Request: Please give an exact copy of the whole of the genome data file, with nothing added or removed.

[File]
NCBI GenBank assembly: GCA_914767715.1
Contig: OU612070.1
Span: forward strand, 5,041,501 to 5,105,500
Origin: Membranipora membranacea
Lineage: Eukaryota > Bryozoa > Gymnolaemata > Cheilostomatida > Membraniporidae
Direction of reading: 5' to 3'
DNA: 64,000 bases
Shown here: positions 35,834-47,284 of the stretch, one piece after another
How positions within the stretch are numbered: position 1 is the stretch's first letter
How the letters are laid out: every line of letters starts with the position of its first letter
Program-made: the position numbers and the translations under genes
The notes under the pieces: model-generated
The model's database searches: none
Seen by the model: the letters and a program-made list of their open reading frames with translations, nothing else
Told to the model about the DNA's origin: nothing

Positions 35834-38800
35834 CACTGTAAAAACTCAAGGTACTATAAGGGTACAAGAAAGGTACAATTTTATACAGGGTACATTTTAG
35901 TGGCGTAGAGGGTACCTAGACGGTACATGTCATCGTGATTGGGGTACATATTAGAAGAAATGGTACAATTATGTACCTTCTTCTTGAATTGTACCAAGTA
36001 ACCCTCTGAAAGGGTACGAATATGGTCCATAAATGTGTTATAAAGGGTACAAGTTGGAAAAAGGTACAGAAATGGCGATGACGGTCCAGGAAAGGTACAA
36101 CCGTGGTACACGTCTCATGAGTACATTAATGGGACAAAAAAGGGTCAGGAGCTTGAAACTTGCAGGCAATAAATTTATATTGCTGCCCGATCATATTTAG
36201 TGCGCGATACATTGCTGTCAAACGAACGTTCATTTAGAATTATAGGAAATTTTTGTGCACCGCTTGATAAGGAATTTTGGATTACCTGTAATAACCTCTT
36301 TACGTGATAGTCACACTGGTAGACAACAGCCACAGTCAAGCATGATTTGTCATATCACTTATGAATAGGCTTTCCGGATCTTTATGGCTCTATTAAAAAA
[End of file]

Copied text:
NCBI GenBank assembly: GCA_914767715.1
Contig: OU612070.1
Span: forward strand, 5,041,501 to 5,105,500
Origin: Membranipora membranacea
Lineage: Eukaryota > Bryozoa > Gymnolaemata > Cheilostomatida > Membraniporidae
Direction of reading: 5' to 3'
DNA: 64,000 bases
Shown here: positions 35,834-47,284 of the stretch, one piece after another
How positions within the stretch are numbered: position 1 is the stretch's first letter
How the letters are laid out: every line of letters starts with the position of its first letter
Program-made: the position numbers and the translations under genes
The notes under the pieces: model-generated
The model's database searches: none
Seen by the model: the letters and a program-made list of their open reading frames with translations, nothing else
Told to the model about the DNA's origin: nothing

Positions 35834-38800
35834 CACTGTAAAAACTCAAGGTACTATAAGGGTACAAGAAAGGTACAATTTTATACAGGGTACATTTTAG
35901 TGGCGTAGAGGGTACCTAGACGGTACATGTCATCGTGATTGGGGTACATATTAGAAGAAATGGTACAATTATGTACCTTCTTCTTGAATTGTACCAAGTA
36001 ACCCTCTGAAAGGGTACGAATATGGTCCATAAATGTGTTATAAAGGGTACAAGTTGGAAAAAGGTACAGAAATGGCGATGACGGTCCAGGAAAGGTACAA
36101 CCGTGGTACACGTCTCATGAGTACATTAATGGGACAAAAAAGGGTCAGGAGCTTGAAACTTGCAGGCAATAAATTTATATTGCTGCCCGATCATATTTAG
36201 TGCGCGATACATTGCTGTCAAACGAACGTTCATTTAGAATTATAGGAAATTTTTGTGCACCGCTTGATAAGGAATTTTGGATTACCTGTAATAACCTCTT
36301 TACGTGATAGTCACACTGGTAGACAACAGCCACAGTCAAGCATGATTTGTCATATCACTTATGAATAGGCTTTCCGGATCTTTATGGCTCTATTAAAAAA